We remember Harry Anderson as well as the lives of other notable people who were born this day in history.
Harry Anderson was beloved for his role as the zany judge working the night shift on the popular sitcom “Night Court.” We remember his life today as well as the lives of other notable people who were born this day in history.
1969: David Strickland, U.S. actor known best for playing reporter Todd Stities on the sitcom “Suddenly Susan,” is born in Glen Cove, New York.
1962: Trevor Goddard, English actor known best for his recurring role on the television series “JAG,” is born in Croydon, England.
1959: A.J. Pero, U.S. drummer with Twisted Sister, whose hits include “We’re Not Gonna Take It,” is born in Staten Island, New York.
Pero was well-known for a scene in the video for 1984’s “We’re Not Gonna Take It” in which he struck a snare drum covered with glitter, sending it spraying into the air. He joined Twisted Sister in 1982, right before the Long Island bar band exploded onto the burgeoning heavy metal scene after nearly a decade of slogging through small clubs. Wearing makeup and glam costumes, the highly visual band was a perfect match for the fledgling MTV video network, becoming one of its mainstays with hits that included “I Wanna Rock.” Read more
1952: Harry Anderson, the actor and magician who starred on the sitcom “Night Court” and had a memorable role as Harry the hat on “Cheers,” is born in Newport, Rhode Island.
1952: Rick Aviles, U.S. comedian and actor remembered for his role as Willie Lopez in the movie “Ghost,” is born in New York, New York.
1926: Bill Justis, U.S. saxophonist and music arranger who had a hit song in 1957 with “Raunchy” and arranged songs for fellow Sun Records artists such as Roy Orbison and Johnny Cash, is born in Birmingham, Alabama.
1924: Robert Webber, U.S. actor who appeared in the film “12 Angry Men” and played Cybill Shepherd’s father on the hit series “Moonlighting,” is born in Santa Ana, California.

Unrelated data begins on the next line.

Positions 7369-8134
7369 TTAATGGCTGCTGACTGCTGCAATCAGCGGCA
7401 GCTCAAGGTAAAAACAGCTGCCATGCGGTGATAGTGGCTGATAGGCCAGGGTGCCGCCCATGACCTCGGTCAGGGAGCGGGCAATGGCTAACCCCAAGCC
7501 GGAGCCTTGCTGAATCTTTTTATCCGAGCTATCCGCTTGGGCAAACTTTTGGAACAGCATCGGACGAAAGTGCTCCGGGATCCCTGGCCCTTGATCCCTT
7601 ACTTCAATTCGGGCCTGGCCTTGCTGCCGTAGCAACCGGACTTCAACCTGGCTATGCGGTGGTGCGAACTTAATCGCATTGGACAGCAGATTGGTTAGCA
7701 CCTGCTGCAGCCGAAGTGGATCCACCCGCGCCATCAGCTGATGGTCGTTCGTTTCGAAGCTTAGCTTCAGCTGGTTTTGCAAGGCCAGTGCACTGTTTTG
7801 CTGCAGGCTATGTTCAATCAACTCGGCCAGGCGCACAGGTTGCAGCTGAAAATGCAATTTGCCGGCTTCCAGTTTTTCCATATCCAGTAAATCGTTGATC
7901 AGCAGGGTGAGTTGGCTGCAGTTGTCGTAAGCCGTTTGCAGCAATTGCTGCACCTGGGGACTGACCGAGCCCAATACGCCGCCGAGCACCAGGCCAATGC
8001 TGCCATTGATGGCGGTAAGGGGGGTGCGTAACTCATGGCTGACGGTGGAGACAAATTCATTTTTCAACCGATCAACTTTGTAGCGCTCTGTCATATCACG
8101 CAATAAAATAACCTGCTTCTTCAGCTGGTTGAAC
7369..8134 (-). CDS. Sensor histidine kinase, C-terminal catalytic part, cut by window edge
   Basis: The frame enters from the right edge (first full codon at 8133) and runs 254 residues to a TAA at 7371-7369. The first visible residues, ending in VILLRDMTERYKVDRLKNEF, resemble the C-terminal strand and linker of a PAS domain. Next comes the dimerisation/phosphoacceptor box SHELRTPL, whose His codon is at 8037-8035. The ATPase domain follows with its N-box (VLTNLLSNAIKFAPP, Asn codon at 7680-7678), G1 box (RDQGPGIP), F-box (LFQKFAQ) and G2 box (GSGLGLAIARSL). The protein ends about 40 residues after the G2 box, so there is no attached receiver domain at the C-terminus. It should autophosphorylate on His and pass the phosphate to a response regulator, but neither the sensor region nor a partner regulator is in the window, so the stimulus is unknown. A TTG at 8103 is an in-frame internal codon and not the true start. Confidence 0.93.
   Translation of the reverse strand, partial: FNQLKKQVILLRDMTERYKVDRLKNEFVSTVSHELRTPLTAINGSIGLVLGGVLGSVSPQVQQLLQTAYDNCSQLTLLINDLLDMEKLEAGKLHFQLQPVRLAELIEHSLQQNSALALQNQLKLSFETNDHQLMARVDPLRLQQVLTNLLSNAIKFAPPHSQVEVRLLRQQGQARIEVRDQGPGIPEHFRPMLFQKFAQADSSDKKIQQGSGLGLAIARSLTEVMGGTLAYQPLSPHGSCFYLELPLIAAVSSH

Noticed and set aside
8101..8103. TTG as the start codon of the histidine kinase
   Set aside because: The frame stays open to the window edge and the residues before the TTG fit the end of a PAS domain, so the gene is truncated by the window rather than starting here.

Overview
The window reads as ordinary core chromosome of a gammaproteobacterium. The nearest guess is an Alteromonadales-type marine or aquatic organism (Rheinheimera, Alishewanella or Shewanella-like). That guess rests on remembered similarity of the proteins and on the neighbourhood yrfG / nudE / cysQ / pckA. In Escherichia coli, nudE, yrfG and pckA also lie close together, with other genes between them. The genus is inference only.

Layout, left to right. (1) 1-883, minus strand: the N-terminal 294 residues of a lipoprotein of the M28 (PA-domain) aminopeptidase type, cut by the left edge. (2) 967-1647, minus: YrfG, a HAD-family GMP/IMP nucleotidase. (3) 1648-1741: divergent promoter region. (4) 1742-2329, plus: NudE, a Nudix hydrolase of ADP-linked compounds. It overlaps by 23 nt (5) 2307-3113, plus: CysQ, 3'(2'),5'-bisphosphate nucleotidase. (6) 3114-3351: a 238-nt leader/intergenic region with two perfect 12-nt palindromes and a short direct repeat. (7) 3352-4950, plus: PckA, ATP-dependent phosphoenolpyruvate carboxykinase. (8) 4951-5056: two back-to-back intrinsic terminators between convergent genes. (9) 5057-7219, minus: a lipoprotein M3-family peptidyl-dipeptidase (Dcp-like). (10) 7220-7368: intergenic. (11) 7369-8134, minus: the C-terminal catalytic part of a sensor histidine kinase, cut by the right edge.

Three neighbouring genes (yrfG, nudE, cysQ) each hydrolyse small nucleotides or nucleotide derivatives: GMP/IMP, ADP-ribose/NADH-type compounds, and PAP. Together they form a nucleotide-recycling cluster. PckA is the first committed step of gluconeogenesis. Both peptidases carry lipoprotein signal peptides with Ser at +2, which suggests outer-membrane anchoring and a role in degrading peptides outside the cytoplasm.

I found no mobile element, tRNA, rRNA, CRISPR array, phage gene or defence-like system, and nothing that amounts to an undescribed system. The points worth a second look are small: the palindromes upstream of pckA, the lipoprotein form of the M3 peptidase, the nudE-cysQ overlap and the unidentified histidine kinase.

1916: C. Everett Koop, U.S. pediatric surgeon and surgeon general of the United States from 1982 to 1989, is born in Brooklyn, New York.
Koop wielded the previously low-profile post of surgeon general as a bully pulpit for seven years during the Reagan and George H.W. Bush administrations, according to his 2013 obituary by The Associated Press. An evangelical Christian, he shocked his conservative supporters when he endorsed condoms and sex education to stop the spread of AIDS. He carried out a crusade to end smoking in the United States – his goal had been to do so by the year 2000. A former pipe smoker, he said cigarettes were as addictive as heroin and cocaine. Read more
1914: Dick Durrance, U.S. ski racer who was one of the first great American alpine skiers who raced in Europe and won 17 national titles, is born in Tarpon Springs, Florida.
1910: John Wooden, U.S. basketball coach whose nickname was the Wizard of Westwood and who led UCLA to 10 national championships, is born in Hall, Indiana.
With his signature rolled-up game program in hand, Wooden led the Bruins to 10 NCAA championships, including an unmatched streak of seven in a row from 1967 to 1973, according to his 2010 obituary by The Associated Press. Over 27 years, he won 620 games, including 88 straight during one historic stretch, and coached many of the game’s greatest players such as Bill Walton and Lew Alcindor – later known as Kareem Abdul-Jabbar. Read more
1909: Dorothy Kingsley, U.S. screenwriter who wrote “Pal Joey” and co-wrote “Valley of the Dolls,” is born in New York, New York.
1907: Allan Jones, U.S. actor and singer who appeared in “Show Boat” and “A Day at the Races,” the latter featuring the Marx Brothers, is born in Old Forge, Pennsylvania.
1894: E.E. cummings, U.S. poet who is considered one of the leading American poets of the 20th century, is born in Cambridge, Massachusetts.
1893: Lillian Gish, U.S. actress who starred in “Birth of a Nation” and was called the First Lady of American Cinema, is born in Springfield, Ohio.
Gish worked on screens big and small for an amazing 75 years. It wasn’t just her longevity that earned her the honorific First Lady of American Cinema. It was her talent, too – talent that took her from the highly emotive style of early silents to success in talkies, then to Technicolor, TV, and Broadway stardom. It seemed Gish could tackle almost any type of acting job. Read more
1890: Dwight D. Eisenhower, U.S. politician who was the 34th president of the United States and the supreme commander of Allied forces during World War II, is born in Denison, Texas.